The Big Lie about Retention Elections
October 1, 2012
“Merit” selection proponents used to never really talk much about retention elections – basically because they didn’t have to. Up until recently, voters could be counted on to dutifully retain the judges chosen for them by legal special interest groups like state bar associations and trial lawyer advocates. In fact, a study by Professor Larry Aspin of Bradley University found that of the 6,309 judges who stood for retention election between 1964 and 2006, more than 99 percent were retained. All that began to change in 2010, when formerly obedient voters rose up and threw out three activist Iowa Supreme Court Justices who had voted to overturn the state’s defense of marriage law.
That vote in Iowa sparked a panic among the “merit” selection gang – and a change of strategy. They began to advance a new theory about the purpose of retention elections – a Big Lie designed to intimidate voters and put them back in their place as a mere rubber stamp for the lawyer-controlled “merit” commissions. The latest iteration of this Big Lie comes from a member of the Iowa trial lawyers association:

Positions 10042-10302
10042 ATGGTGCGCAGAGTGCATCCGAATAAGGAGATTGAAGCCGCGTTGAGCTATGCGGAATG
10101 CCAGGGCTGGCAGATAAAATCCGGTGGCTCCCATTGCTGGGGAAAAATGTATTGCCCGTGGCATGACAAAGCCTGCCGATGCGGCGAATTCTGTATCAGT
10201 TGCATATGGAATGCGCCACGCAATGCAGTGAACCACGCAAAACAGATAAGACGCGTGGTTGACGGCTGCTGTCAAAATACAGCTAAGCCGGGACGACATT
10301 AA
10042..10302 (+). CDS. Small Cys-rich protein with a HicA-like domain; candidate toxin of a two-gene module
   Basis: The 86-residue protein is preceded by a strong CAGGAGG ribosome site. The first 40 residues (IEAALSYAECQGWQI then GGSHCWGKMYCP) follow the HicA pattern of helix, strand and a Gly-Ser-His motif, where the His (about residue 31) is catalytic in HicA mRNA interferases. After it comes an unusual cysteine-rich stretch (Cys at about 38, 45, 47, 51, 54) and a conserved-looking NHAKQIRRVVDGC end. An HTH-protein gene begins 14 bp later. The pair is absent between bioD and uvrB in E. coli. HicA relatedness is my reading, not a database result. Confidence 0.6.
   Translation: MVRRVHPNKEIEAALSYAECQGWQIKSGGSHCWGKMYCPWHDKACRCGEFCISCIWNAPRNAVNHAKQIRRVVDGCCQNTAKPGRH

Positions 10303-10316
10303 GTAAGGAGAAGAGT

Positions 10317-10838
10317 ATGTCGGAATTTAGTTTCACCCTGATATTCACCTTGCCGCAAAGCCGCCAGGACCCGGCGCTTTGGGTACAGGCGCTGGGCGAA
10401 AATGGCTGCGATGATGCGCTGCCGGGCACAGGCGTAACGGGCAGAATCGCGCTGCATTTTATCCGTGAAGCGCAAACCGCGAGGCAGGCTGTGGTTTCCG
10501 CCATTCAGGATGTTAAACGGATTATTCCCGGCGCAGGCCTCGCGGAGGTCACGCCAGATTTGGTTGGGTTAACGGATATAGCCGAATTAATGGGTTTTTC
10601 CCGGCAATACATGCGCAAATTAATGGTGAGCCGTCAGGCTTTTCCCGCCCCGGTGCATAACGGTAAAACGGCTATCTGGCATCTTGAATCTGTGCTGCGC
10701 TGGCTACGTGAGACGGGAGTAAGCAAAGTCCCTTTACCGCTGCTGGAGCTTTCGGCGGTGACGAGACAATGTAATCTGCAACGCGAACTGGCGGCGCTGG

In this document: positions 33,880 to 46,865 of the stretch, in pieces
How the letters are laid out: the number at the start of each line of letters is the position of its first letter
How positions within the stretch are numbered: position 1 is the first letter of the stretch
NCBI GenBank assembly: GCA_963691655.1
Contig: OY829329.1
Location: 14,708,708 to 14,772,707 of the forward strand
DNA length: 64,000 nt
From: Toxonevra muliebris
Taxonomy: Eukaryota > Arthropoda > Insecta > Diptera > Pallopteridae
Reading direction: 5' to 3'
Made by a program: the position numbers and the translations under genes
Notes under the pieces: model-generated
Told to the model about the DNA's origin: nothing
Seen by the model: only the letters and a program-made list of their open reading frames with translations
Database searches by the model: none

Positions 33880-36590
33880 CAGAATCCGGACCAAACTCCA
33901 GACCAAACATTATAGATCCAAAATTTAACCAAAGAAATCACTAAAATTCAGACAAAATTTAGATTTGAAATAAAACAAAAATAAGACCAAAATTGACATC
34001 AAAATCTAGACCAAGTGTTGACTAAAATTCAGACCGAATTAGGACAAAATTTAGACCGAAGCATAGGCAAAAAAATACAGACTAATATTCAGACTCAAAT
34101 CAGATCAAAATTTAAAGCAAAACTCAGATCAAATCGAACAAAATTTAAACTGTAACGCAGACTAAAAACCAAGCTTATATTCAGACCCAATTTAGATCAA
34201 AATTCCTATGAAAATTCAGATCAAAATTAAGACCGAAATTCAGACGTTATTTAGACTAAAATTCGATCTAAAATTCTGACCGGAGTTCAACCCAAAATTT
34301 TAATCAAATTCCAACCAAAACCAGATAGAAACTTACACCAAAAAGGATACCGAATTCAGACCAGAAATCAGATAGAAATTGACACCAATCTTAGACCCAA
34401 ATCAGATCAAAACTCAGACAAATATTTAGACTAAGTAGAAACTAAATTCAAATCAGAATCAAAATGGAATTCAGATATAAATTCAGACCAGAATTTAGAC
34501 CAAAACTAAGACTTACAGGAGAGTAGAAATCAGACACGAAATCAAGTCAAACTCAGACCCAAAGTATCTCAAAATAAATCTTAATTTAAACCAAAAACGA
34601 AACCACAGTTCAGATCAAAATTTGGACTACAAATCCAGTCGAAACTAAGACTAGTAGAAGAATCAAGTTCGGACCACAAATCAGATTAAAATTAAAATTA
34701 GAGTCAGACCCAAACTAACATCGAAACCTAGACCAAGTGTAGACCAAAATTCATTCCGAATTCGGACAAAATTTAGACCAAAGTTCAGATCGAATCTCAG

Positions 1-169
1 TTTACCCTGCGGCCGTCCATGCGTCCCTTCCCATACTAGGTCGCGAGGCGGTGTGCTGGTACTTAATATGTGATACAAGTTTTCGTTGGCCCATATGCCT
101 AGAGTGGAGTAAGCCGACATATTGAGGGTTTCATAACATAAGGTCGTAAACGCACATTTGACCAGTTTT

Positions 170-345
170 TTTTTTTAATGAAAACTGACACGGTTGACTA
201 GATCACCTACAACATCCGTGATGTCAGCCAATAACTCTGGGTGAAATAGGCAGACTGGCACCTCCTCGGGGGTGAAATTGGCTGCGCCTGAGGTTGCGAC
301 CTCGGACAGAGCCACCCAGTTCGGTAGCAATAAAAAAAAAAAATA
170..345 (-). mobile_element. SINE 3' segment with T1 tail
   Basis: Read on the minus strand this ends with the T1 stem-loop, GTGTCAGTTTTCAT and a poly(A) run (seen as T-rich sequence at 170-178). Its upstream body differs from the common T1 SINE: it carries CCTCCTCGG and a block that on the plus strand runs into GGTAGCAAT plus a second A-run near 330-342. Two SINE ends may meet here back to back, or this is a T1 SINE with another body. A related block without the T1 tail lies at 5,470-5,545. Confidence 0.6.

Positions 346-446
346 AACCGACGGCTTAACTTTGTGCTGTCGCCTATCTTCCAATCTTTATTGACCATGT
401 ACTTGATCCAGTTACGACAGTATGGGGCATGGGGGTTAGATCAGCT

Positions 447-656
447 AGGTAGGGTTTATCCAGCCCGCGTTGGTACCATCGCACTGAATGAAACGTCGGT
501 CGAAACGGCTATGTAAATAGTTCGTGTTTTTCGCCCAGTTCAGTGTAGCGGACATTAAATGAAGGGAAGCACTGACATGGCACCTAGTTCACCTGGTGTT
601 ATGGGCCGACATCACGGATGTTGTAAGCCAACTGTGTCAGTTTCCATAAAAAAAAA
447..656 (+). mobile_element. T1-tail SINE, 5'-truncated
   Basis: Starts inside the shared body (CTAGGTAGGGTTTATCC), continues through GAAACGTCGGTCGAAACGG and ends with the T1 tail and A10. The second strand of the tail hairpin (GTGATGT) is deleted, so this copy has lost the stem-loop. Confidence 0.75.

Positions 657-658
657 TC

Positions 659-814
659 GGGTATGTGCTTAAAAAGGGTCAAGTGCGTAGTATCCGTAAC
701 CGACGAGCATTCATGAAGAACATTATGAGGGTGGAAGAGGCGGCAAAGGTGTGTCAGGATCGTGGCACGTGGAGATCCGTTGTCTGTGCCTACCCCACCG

“If a voter wants to vote not to retain a judge because the judge is not a good judge (ie repeatedly exhibits poor temperament, is biased, or never gets the decisions out in a timely fashion) so be it. But to vote not to retain a judge only because one does not agree with one controversial opinion that judge joined three years ago does nothing but throw out justice system under the bus.”
The truth is, voters have the right to dump a judge for any reason they want – not just because a judge is cranky in court or tardy in rendering decisions. The case of the three Iowa Supremes unceremoniously dumped in 2010 was not simply a matter of voters disagreeing with “one controversial opinion.” In the voters’ mind, that decision and others represented a commitment to judicial activism, judicial arrogance – a willingness of judges to exceed their authority, legislate from the bench, and indifferently overturn the will of the people and their elected representatives.
These are absolutely legitimate reasons to drop a judge – far more legitimate, in fact, than dismissing a judge who doesn’t get decisions out very fast.